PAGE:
Perhaps I lack in imagination. But I fail to think of a situation where saying a patent was a continuation of another one would ever have a meaningful use? “Duh, oh yeah, I forgot to add this one little thing to the original patent. So let me just correct that now and add this one teensy weensy thing to it and modify it a bit. And we’ll all just pretend it was always in there from the first place. ok?” Its only purpose seems to be for abuse.

Simple Mind (profile) says:

patent system fundamentally broken

First I just need to say that this patent is absurd in its generality!

But the main stupidity seems to be that they file a patent in 2008 that has tons of prior art, but get around that simply by saying the patent is a continuation of one from 1997, when there wasn’t as much obvious prior art. (I still think there was, but that is a different matter.) If you read the one from 1997 it doesn’t really have much to do with the one from 2008, so how is it they are allowed to connect them just to get around the obvious more recent prior art?


PRIOR ART( @9 afterwards )

and IRC Chat.

AND in a way one could argue that the net itself is actually designed in a way “a system and method for connecting users in an online computer system based on their relationships within social networks” .

Your social network at work will have various ways it uses and connects to the net and socialize to other businesses ( seeing how USA corporations have many rights of people )

Your social networks will vary by person and thus whom you connect to via the net.

how about we just patent forever the toilet and charge these twits for flushing it down the drain.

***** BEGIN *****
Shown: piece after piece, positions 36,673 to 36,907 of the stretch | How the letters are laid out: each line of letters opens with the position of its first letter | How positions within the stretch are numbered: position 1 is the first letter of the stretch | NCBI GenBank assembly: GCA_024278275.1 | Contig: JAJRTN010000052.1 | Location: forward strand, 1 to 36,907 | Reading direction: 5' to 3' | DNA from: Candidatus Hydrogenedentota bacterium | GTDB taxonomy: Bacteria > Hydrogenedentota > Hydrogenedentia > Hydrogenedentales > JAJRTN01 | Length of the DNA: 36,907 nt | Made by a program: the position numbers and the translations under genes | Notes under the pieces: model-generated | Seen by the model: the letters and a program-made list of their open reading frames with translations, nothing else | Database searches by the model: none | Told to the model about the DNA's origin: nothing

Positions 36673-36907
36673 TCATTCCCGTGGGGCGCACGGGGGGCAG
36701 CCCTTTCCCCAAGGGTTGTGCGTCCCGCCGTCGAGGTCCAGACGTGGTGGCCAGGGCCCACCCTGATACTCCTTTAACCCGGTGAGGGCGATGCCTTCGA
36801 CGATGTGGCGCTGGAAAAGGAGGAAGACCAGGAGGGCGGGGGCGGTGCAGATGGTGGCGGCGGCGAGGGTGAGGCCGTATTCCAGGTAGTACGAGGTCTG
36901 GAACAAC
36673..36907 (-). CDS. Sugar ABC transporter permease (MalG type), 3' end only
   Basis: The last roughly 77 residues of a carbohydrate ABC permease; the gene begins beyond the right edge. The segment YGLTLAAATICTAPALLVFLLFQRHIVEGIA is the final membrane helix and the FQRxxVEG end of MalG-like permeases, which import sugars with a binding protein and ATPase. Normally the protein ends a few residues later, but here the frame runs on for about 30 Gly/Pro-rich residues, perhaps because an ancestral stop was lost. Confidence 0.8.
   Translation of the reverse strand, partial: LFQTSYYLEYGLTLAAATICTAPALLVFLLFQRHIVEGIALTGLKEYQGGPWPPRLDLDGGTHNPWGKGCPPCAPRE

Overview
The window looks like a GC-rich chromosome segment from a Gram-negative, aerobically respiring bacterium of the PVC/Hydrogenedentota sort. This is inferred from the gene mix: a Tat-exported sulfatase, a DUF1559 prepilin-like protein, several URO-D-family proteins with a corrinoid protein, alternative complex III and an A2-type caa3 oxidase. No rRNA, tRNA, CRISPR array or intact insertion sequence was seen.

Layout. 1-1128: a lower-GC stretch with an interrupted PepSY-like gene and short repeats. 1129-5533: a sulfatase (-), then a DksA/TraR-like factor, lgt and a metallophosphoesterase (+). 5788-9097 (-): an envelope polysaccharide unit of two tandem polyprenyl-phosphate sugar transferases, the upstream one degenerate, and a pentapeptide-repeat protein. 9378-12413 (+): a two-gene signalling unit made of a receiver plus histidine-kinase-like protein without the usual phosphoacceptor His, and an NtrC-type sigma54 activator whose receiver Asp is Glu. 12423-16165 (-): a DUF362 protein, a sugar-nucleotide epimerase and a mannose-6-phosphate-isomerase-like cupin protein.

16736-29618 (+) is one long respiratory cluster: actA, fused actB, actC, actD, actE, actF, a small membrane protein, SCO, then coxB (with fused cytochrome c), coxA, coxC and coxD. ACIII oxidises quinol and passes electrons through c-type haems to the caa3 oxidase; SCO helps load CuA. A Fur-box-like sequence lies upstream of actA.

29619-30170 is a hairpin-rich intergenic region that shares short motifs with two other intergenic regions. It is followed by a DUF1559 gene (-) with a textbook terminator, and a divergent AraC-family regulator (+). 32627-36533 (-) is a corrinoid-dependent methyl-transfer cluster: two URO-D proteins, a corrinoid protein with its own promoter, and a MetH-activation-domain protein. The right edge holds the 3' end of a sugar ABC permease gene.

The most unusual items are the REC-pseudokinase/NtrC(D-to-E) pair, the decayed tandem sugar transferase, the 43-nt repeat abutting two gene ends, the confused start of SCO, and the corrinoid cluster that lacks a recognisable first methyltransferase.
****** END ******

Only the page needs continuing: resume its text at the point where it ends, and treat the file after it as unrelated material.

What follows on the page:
Exmaplefor #9
So after the toilet invention patent, we had to make a new patent for the lever on the toilet cause we of course over the past 6 billion years we made them included the handle but forgot it in the design of the patent. THUS can we have a new patent lasting another 6 billion years?

I would argue if your patent you put forth does not include something it should have ot make the design work then you have that patent nulled and since there is NOW prior art cause there is a device which has this included it can’t now be patented. CALL that the YOU STUPID IDIOT YOU FD THE PATENT clause.

Jose_X (profile) says:

Re: PRIOR ART( @9 afterwards )

>> I would argue if your patent you put forth does not include something it should have ot make the design work then you have that patent nulled and since there is NOW prior art cause there is a device which has this included it can’t now be patented.

Keep in mind that prior art are inventions that are spit upon by current law. Those with savviness and $$ to file as many patent claims as necessary to get it right (and sometimes with little or no desire to actually build things) get monopolies for 20 years, while brilliant inventions whose author keep themselves busy (eg, with open source software) get “well you should have patented it instead of donating it to society”.

My point is that I think patents should be automatic and $0 (like copyright) as a starting point to removing the very real bias towards the wealthy. [That or just abolish most patents.] At that point, it would be risky to sue and then find prior art since that other person could sue you. Also, it would become clearer that society functions because of how many people today don’t seek broad patents.

It’s very unfair to many inventors that don’t file patents to pretend that prior art recognition is acceptable in a world where the more greedy and wealthy among us can sign up for 20 year patent monopolies (made even more ridiculous by the submarine option).